Aaron Dunn of US not-for-profit organisation Musopen has launched a Kickstarter campaign in a bid to raise $75,000 to fund the recording of the complete works of Frédéric Chopin. If successful, the venture would make the recordings available under a creative commons licence, meaning anyone could utilise them for free.
Chopin’s music, of course, is out of copyright, he being long dead, though most available recordings of his work will still enjoy copyright protection, so a licence would be needed from whichever label released the record if anyone wanted to play it in public, or sync it to a video, or whatever.
Dunn’s Musopen, which aims to improve access and exposure for public domain music, previously raised $68,000 to record and release recordings of works by Beethoven, Brahms, Bach and Mozart, similarly released so that they can be used by all for free. According to The Atlantic, those recordings have since been used on TV, in ads, as hold music, and on Wikipedia pages about the composers.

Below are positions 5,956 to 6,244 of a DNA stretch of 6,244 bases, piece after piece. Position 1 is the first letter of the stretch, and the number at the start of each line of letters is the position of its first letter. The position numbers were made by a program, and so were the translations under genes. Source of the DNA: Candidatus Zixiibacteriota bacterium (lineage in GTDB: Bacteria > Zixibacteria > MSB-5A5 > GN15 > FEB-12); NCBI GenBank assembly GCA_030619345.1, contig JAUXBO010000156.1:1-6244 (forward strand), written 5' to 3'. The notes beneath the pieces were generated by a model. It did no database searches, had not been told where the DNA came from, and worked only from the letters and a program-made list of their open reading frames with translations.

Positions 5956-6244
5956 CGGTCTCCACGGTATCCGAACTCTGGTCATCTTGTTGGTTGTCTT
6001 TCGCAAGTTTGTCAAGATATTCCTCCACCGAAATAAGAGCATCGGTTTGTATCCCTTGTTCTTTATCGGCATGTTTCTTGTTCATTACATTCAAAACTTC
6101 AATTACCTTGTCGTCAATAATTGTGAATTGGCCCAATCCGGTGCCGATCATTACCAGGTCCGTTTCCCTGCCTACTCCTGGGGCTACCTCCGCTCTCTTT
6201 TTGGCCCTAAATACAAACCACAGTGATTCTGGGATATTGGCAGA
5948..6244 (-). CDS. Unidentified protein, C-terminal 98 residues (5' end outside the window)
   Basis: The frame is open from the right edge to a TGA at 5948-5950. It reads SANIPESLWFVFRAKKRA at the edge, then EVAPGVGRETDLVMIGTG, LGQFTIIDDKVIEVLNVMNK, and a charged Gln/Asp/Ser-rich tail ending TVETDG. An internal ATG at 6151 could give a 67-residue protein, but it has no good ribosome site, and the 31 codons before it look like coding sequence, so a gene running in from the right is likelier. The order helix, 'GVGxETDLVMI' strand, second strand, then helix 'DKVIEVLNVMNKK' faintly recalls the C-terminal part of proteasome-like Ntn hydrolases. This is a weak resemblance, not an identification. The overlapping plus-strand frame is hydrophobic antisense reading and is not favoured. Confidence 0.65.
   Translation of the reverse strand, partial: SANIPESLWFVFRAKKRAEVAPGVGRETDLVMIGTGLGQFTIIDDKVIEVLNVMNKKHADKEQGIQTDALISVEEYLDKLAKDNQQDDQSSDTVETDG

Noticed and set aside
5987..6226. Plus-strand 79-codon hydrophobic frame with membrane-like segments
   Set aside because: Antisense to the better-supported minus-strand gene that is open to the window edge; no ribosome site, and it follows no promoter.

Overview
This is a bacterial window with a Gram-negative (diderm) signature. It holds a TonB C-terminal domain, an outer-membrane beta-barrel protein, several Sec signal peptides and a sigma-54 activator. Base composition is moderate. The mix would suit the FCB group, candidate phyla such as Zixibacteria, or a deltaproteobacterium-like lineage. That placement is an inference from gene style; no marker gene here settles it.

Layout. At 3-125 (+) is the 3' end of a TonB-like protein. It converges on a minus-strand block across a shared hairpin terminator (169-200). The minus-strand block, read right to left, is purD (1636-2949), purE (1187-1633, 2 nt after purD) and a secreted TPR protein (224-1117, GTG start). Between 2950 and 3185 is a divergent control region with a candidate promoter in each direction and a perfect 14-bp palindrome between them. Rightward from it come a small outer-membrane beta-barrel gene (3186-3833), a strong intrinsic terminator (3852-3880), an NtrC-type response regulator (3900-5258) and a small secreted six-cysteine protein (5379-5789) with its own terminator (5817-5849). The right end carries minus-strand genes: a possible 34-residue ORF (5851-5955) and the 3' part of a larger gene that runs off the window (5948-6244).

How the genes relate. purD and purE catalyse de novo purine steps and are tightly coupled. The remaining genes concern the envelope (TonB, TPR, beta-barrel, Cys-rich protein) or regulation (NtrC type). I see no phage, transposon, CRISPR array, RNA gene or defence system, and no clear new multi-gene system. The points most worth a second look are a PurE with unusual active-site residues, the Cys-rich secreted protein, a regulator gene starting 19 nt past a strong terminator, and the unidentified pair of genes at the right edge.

Dunn’s original Kickstarter campaign smashed its original $11,000 target, and the latest fundraising round is already nearly two thirds of the way there. Though, he says, the support isn’t the traditional classical community (who might fear the impact on their record sales), but younger fans of classical music.
He told The Atlantic: “I wish all the professional orchestras I reached out to, to record for this project, knew how many of my donors are between the ages of eighteen and 35. They are desperate to develop a younger audience, yet are steadfastly opposed to trying new things that are likely to gain interest, sticking with Facebook pages or Twitter accounts”.